The city of Newport Beach celebrated its centennial in 2006, but that hasn’t stopped Balboa Island from commemorating its own centennial, which it did Sunday with a plaque dedication ceremony, the unveiling of a centennial sculpture and mural, and a block party on Marine Avenue.
The festivities began when Newport Beach city officials and representatives from the Balboa Island Improvement Association marked the centennial of Balboa Island during a ceremony at the Carroll Beek Community Center, about 100 feet from the Balboa Island Car Ferry, which the Beek family has owned for nearly 100 years.
Ed Selich, whose term as a Newport Beach Councilman representing Balboa Island ends this year, offered a brief history of Balboa Island and the qualities he felt made the island a unique place to live.
Selich explained that in 1905, William Collins began dredging the island and piled sand and silt on low lying areas, and out of that Balboa Island emerged.
“It’s too bad he didn’t pile up another foot or two, we wouldn’t have to worry about capping the seawalls,” joked Selich.
Lots on Balboa Island began selling for $300 for an inside lot and $600 to $700 for a waterfront lot, but by 1916 many lots were abandoned due to lack of improvements.
“The only foreseeable way to save the Island was for it to be annexed to the city of Newport Beach, and that sets the date for our 2016 centennial,” said Selich.
In 1918, the Balboa Island Improvement Association was formed, which Selich said was the start of the city’s relationship with the island, and it’s remained strong after all these years.
“By the 1920s, things were looking up and over time property values began to rise,” Selich told the crowd. “More homes were built, and after World War II the Island began to transition from vacation homes to a place people lived year around. What once was a place people walked away from is now a place that people want to be. The island is known for its strong sense of community pride. Generations of families have remained here. Ask a resident where they are from, and they answer Balboa Island, not Newport Beach. Neighbors know their neighbors – no secrets on Balboa Island.”
Selich mused on what Balboa Island might look like 100 years from now.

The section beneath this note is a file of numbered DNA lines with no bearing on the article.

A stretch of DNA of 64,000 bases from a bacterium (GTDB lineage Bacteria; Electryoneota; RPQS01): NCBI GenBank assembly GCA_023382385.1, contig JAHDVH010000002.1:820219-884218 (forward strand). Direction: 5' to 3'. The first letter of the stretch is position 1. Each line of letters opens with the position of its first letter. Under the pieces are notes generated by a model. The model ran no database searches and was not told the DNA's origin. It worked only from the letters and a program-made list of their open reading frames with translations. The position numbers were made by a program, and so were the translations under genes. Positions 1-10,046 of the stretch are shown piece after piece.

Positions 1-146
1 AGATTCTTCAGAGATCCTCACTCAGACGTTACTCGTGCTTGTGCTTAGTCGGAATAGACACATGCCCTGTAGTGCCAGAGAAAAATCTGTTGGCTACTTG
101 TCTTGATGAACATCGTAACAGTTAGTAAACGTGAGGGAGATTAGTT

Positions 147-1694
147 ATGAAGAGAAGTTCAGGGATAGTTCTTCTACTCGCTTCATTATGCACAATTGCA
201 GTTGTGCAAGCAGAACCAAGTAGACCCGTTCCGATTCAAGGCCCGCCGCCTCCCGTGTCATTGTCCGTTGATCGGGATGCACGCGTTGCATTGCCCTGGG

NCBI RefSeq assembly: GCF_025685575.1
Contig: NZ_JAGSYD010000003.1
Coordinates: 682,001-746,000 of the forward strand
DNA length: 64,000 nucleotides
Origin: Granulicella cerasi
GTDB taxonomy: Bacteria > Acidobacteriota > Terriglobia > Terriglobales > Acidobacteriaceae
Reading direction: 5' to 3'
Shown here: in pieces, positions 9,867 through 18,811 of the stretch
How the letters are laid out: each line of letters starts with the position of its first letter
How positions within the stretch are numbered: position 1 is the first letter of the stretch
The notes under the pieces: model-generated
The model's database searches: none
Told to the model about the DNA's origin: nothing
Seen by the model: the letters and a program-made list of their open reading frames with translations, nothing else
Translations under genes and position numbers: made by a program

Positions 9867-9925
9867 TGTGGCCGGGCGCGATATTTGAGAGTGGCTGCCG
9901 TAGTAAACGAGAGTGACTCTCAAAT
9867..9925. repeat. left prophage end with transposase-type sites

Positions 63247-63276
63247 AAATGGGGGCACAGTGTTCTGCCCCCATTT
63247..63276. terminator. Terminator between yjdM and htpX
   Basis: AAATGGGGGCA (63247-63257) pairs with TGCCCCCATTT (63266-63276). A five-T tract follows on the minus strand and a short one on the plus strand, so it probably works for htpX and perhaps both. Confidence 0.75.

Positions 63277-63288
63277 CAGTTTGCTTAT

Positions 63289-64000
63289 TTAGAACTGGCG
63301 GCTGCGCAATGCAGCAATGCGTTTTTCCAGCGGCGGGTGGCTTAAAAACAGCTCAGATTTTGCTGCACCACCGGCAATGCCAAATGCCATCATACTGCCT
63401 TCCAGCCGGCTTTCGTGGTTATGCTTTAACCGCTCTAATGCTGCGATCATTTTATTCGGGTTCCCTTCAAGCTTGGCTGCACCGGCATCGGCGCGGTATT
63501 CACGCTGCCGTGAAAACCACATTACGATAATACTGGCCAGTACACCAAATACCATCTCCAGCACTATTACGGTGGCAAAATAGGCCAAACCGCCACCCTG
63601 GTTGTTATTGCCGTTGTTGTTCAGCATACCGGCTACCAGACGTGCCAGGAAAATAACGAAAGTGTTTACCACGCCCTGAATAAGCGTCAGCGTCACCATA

“With all the talk of sea level rise, some say the island will be under water,” said Selich. “Some predictions put the sea level some four feet above the current level at high tide. I’ve often wondered how Balboa Island would deal with that.”
One solution, said Selich, is to do what Sacramento did 150 years ago when the Sacramento River began rise: Add four feet to all the streets, make the first floor of homes and businesses the basement, and make the second floor the first floor.
“Will future resident be standing four feet higher?” wondered Selich. “It’s fun to speculate, but in any event, the next 100 years for Balboa Island will be as wonderful as the first 100, and it will continue to be one of the premier residential areas in the United States. It’s been an honor to serve as hour councilman. It’s been quite a ride – thanks for the memories.”
Balboa Island Improvement Association President Lee Pearl then introduced Ralph Rodheim, a longtime resident and former Newport Beach Citizen of the Year. Pearl said that he and Rodheim were partners on the centennial mural project that was painted on the exterior wall of the Island Market next to the car ferry.
“It started as a small square area of the wall, but Ralph doesn’t do anything small,” said Pearl. “It has grown into what it is today.”
After unveiling a plaque next to the Beek Center commemorating the centennial, the crowd of about 100 people strolled along South Bayfront to Turquoise Street for the unveiling of the centennial sculpture, “Sunset Years,” by artists Miriam Baker (a resident of Balboa Island) and Rhonda Jones.
The sculpture is of an elderly couple relaxing on a bench that looks out to Newport Harbor. Baker saw the couple sitting on the bench several years ago and asked if they’d pose for a sculpture, which they did.
Later that afternoon, the 200 block of Marine Avenue was closed off for a giant block party that featured carnival rides and games, face painters, the NB Fire Department grilling hot dogs from their BBQ trailer, food from local restaurants, live music by the Dave Stephens Band, and a beer and wine garden managed by the Village inn.